Category: Financial Planning

Investing in Hotel California

“You can check out any time you like, but you can never leave.” Hotel California, The Eagles

Last week it was reported that 45 people were killed while leaving a Jewish festival at Mount Meron. The annual religious festival attracts around 100,000 people. Its history dates to the Jewish resistance to Rome in the 1st century. Typical of the festival is dancing, singing, and bone fires. However, this year what began with joy and celebration quickly turned to tragedy. Although the massive crowds came a few at a time, most began leaving all at once.

The resulting crush – and the tragedy that accompanied it – was preventable. Inadequate facilities – specifically the size of the exits – were known to be a problem. But the pull of the festivities brought large numbers of people anyway. While incredibly tragic, the crush is a helpful illustration of what happens at the end of a stock market bubble. Irrational exuberance leads to the inevitable crush as everyone tries to leave the party at the same time. Today’s stock market is like investing in Hotel California. Checking out is easy – it’s leaving that’s difficult.

Market Update: Safety Nets are Essential

“These are the times that try men’s souls.” Thomas Paine, The Crisis.
The Coronavirus is an unpredictable event that has disrupted supply chains, shut down economies, and created fear and panic in the markets. Any time there are sudden declines of this magnitude, we can expect prices to rebound in some fashion. This is often referred to as a “dead cat bounce”, which is perhaps not the best visual at times like these. But it’s meant to convey the idea that even things that are destined to end badly can have moments of optimism.

The Death of Depth in the Death of the 60/40 Portfolio

We too live in a “pretending age”, where in-depth evaluations of important subjects are rare. Often, shallow analysis is passed off as game-changing discoveries instead of the fodder they are for title gazers. Such is the case with the recent obituaries published for the 60/40 portfolio. When it comes to investing, there is perhaps no issue more important than asset allocation. It is, in fact, the greatest determinant for portfolio returns over time. So with that in mind, let’s discuss the death of depth in the death of the 60/40 portfolio.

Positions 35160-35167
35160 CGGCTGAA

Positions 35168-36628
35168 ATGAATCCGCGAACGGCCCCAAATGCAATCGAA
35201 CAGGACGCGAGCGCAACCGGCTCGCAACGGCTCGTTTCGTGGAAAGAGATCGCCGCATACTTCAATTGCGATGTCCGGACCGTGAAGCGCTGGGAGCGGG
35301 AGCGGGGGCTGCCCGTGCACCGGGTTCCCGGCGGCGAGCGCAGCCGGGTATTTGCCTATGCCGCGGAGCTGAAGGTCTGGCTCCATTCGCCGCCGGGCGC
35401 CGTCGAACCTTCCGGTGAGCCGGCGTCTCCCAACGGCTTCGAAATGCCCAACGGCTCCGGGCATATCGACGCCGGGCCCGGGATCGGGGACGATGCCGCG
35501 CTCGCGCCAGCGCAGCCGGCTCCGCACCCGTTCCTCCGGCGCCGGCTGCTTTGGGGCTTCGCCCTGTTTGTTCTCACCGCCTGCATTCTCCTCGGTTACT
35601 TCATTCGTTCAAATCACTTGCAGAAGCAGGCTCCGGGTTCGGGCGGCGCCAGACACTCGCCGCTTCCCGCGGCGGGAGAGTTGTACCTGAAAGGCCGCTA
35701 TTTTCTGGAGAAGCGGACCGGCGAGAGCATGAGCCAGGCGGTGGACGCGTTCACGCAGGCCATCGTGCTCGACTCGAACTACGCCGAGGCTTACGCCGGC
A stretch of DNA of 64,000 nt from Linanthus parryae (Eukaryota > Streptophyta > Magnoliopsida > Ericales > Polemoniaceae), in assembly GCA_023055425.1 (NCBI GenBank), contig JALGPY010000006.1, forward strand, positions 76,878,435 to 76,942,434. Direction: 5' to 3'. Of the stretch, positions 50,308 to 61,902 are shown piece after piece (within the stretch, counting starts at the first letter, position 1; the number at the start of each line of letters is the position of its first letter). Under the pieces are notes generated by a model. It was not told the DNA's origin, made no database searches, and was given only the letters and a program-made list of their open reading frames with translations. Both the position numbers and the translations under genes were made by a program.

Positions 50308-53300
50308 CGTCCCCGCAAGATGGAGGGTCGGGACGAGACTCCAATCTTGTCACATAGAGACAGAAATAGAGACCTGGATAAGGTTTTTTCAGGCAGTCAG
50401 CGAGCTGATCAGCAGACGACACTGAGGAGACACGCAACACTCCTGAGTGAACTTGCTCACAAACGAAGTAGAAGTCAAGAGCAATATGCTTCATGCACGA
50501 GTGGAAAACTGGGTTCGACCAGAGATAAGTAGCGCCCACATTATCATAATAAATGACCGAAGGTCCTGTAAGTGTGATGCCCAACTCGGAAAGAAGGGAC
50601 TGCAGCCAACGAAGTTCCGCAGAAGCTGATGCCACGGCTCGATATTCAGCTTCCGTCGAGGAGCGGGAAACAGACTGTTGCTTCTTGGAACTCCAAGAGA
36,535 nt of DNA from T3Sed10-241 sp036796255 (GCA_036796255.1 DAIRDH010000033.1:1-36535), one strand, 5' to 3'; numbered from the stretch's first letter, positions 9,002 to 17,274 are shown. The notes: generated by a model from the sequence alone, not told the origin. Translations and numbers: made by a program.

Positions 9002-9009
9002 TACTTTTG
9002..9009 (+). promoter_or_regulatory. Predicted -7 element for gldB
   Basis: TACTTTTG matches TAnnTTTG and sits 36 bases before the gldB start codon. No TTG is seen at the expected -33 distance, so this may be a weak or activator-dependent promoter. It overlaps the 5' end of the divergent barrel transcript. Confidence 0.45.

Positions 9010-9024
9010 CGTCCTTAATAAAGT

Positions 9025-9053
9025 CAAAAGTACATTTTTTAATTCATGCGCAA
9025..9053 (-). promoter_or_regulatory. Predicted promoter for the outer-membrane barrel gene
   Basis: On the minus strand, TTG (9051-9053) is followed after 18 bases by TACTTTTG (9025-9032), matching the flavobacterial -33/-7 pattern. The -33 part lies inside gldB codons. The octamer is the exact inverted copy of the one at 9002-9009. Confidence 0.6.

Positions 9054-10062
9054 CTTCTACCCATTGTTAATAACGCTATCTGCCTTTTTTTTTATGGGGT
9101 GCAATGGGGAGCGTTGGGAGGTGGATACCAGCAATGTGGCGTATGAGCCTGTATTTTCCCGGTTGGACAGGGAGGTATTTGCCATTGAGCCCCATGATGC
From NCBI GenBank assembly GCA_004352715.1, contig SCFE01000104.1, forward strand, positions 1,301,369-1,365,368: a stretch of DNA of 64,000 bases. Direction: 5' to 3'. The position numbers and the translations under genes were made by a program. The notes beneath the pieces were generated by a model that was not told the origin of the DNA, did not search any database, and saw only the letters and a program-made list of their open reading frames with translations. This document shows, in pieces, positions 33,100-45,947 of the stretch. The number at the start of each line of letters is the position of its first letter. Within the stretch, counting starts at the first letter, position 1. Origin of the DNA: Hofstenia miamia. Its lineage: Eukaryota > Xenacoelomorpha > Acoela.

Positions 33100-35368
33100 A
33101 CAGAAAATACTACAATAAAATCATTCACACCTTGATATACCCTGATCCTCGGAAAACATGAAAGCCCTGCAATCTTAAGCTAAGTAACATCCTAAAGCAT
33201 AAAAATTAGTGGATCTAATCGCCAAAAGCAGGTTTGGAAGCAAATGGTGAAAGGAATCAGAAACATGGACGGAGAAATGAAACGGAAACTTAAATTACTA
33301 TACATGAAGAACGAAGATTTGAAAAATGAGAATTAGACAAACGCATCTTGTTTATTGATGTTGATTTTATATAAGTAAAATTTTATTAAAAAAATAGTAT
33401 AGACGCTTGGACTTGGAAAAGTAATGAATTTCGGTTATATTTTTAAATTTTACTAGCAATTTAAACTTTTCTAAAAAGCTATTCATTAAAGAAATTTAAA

Somewhere Else

Having an idea of where you want to go is great, but it isn’t the same as knowing where you are going. Many investors can articulate where they want their portfolios to go, but very few can follow the directions to get to their destination.

The Buffett Indicator And You

In his 2001 interview with Fortune, Warren Buffett pointed to what he called the “best single measure of where valuations stand at any given moment”. This metric has become known as the “Buffett Indicator”. It measures the total value of all publicly traded securities as a percentage of the countries total business (i.e. GNP). It is currently indicating something important.

The Problem of Pain

Occasionally, it’s important to review our investment philosophy. We do this in our newsletter as well as posts to this blog, and we do it for both our current clients and those who are looking for a different approach to investment management.

Powered By The Energizer Bunny

The U.S. stock market is doing its best to imitate a rocket powered by the Energizer Bunny. Some might complain that, in light of this never-ending bull market, our caution is getting in the way of larger gains. That concern is worthy of a response, which I hope to briefly provide now.

Use Butter, Not Margin

Regardless of where you land on this most-important issue, the benefits and drawbacks of margarine is not the focus of this blog post. Rather, I wish to discuss the benefits and drawbacks of margin, with an emphasis on the much more dangerous drawbacks. As my mama always said (or should have, anyway) “use butter, not margin”.

Living In A Bubble

It is true that there exists a strong correlation between housing and wages: when wages go up, so do home prices; when wages stagnate, so do home prices. Or, at least, they should. Unless you are living in a bubble…

Are You Flunking P/E?

Flunking P.E. is pretty difficult to do. Most who do, are those who don’t show up in the first place – or, as in the case of many investors today, those who show up at the wrong time.